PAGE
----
Health Problem: Chemotherapy-induced alopecia (CIA) is a common and well-known side effect of chemotherapy, affecting approximately 65% of patients who undergo chemotherapy for cancer. CIA is attributed to the cytotoxic effects of chemotherapy drugs on the matrix cells of the hair follicles during hair growth phases. CIA has been associated with reduced quality of life, depression, and poor body image.

Technology Description: Scalp cooling devices and caps are intended to reduce the likelihood of hair loss from chemotherapy by causing vasoconstriction, thereby reducing the local uptake of chemotherapeutic agent, the metabolic rate of the hair follicle, or both. Older studies employ ice packs secured to the scalp with bandages or ice packs fashioned into caps that fit over the scalp. Commercially available precooled nonautomated caps are not subject to Food and Drug Administration (FDA) regulation or prescription and patients can rent them directly from the manufacturers. Newer technologies cleared by the FDA for scalp cooling systems are self-contained, with built-in temperature sensors that cool and circulate a glycol-based fluid through channels in a cap, allowing for continuous, uninterrupted cooling throughout the treatment session.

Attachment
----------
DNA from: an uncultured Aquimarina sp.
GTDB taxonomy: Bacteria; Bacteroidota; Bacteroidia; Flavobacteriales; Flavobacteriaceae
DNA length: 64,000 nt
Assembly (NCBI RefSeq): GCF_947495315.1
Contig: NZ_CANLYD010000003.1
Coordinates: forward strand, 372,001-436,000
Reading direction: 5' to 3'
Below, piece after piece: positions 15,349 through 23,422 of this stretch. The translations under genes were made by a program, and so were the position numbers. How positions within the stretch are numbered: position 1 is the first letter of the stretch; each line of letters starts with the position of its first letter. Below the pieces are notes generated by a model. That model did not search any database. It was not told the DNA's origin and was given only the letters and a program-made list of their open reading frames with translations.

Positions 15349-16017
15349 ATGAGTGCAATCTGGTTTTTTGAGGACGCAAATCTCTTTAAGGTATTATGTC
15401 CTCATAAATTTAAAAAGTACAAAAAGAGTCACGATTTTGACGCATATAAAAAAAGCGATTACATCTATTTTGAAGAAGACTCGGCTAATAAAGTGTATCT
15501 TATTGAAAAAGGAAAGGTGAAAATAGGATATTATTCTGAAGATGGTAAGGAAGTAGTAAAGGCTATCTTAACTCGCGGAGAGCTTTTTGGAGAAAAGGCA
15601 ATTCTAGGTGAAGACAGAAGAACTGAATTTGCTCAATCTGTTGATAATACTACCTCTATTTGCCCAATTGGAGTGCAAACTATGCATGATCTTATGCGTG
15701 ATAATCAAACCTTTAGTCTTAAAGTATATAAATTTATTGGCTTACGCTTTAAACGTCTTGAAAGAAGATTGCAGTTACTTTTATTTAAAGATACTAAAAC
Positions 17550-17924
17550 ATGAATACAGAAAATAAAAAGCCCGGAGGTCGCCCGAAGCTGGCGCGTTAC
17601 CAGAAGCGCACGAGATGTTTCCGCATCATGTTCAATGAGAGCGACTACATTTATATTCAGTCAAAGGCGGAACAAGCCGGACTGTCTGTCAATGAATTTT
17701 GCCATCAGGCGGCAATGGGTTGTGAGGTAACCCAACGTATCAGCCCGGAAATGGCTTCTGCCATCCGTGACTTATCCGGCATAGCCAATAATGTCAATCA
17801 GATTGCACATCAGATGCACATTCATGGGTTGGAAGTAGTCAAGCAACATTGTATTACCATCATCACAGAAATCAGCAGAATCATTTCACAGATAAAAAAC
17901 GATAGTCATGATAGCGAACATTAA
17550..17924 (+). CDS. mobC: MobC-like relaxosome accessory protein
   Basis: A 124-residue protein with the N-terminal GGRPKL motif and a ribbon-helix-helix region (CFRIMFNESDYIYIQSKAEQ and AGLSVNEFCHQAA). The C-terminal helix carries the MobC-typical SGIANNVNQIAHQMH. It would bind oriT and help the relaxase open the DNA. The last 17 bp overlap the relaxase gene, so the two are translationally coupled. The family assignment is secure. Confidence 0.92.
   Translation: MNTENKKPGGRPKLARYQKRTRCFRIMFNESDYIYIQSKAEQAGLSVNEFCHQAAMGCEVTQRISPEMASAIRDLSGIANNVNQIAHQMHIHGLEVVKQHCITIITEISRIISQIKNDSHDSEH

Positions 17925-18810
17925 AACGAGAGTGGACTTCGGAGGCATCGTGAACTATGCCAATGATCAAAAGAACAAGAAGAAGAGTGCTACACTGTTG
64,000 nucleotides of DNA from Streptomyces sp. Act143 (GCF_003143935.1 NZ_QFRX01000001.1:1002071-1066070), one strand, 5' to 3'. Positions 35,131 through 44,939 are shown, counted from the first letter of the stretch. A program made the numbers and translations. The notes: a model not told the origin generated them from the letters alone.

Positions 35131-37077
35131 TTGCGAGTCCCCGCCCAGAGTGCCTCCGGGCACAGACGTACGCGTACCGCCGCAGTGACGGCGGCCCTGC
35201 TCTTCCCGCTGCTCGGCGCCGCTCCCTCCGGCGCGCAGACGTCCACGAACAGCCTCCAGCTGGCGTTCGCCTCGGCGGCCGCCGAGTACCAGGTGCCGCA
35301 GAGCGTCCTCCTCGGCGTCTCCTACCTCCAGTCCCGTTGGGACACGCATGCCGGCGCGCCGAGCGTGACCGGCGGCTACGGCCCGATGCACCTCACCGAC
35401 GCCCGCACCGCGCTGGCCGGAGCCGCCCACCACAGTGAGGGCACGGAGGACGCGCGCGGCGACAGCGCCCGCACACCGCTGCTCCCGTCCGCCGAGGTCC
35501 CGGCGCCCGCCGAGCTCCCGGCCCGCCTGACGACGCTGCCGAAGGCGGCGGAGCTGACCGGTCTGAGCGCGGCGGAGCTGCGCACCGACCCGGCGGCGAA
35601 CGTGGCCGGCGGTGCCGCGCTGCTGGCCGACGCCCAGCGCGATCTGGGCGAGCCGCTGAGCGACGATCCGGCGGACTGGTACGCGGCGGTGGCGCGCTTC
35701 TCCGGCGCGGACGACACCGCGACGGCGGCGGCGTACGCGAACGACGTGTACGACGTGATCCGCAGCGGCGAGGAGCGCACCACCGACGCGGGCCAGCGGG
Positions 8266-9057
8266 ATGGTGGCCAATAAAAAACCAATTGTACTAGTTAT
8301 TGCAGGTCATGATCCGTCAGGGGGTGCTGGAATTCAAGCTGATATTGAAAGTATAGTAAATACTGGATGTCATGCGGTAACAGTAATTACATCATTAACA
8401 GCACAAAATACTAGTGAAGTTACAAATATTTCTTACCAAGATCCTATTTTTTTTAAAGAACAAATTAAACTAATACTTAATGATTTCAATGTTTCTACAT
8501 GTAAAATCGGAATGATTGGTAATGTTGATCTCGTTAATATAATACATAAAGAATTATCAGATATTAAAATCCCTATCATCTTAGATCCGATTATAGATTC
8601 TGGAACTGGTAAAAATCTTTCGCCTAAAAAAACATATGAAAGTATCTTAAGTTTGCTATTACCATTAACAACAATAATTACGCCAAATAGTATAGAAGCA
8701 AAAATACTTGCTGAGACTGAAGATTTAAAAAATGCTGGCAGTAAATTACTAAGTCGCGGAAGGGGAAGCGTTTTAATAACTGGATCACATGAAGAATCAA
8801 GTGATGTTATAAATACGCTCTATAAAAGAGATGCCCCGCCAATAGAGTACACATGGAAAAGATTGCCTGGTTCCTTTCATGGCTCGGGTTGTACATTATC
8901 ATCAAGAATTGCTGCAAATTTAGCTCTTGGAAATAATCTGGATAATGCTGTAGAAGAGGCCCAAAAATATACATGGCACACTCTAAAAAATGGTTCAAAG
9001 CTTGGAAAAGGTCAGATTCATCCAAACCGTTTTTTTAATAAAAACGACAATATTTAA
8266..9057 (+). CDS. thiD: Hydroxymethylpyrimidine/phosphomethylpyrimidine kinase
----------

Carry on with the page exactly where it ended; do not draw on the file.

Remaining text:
Controversy: Scalp cooling devices have been investigated for the prevention of CIA since the 1970s, and cooling is commonly used in Europe. Although scalp cooling is the most widely used method for the prevention of CIA, its efficacy is variable and can be unpredictable. Scalp cooling devices have only recently gained regulatory clearance in the United States. Furthermore, there is concern that scalp cooling may be associated with scalp metastasis due to lack of chemotherapy reaching tumor cells seeded in the scalp.

Key Questions:

For adults undergoing chemotherapy:

  • What is the evidence regarding the efficacy of scalp cooling devices for the prevention of CIA compared with no treatment, sham, or other active treatment?
  • What is the evidence regarding the safety of scalp cooling devices for the prevention of CIA?
  • Have definitive patient selection criteria been identified for scalp cooling for prevention of CIA?

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